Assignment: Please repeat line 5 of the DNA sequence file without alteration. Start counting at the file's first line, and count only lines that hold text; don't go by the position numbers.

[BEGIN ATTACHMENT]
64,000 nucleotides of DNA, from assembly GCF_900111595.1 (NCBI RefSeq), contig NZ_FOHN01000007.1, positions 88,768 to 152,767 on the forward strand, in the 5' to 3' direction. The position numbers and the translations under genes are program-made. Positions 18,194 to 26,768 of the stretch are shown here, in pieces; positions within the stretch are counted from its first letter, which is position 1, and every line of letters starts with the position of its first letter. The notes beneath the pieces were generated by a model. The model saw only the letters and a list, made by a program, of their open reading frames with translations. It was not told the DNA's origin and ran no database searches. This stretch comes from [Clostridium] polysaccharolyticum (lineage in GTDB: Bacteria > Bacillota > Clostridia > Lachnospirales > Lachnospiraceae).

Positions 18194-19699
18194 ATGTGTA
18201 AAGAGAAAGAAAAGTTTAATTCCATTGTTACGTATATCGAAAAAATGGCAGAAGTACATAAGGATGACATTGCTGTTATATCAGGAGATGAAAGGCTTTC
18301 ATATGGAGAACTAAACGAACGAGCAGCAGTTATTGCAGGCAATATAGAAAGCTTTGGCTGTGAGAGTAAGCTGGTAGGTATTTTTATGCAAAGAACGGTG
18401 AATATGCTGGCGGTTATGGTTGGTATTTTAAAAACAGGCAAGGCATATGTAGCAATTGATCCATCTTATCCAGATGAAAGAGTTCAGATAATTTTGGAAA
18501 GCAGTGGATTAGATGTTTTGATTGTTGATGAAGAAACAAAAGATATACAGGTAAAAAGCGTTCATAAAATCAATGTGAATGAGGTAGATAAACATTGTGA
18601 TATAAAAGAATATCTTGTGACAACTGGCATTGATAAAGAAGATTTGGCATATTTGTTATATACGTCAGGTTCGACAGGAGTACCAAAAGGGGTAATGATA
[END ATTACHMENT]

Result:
18301 ATATGGAGAACTAAACGAACGAGCAGCAGTTATTGCAGGCAATATAGAAAGCTTTGGCTGTGAGAGTAAGCTGGTAGGTATTTTTATGCAAAGAACGGTG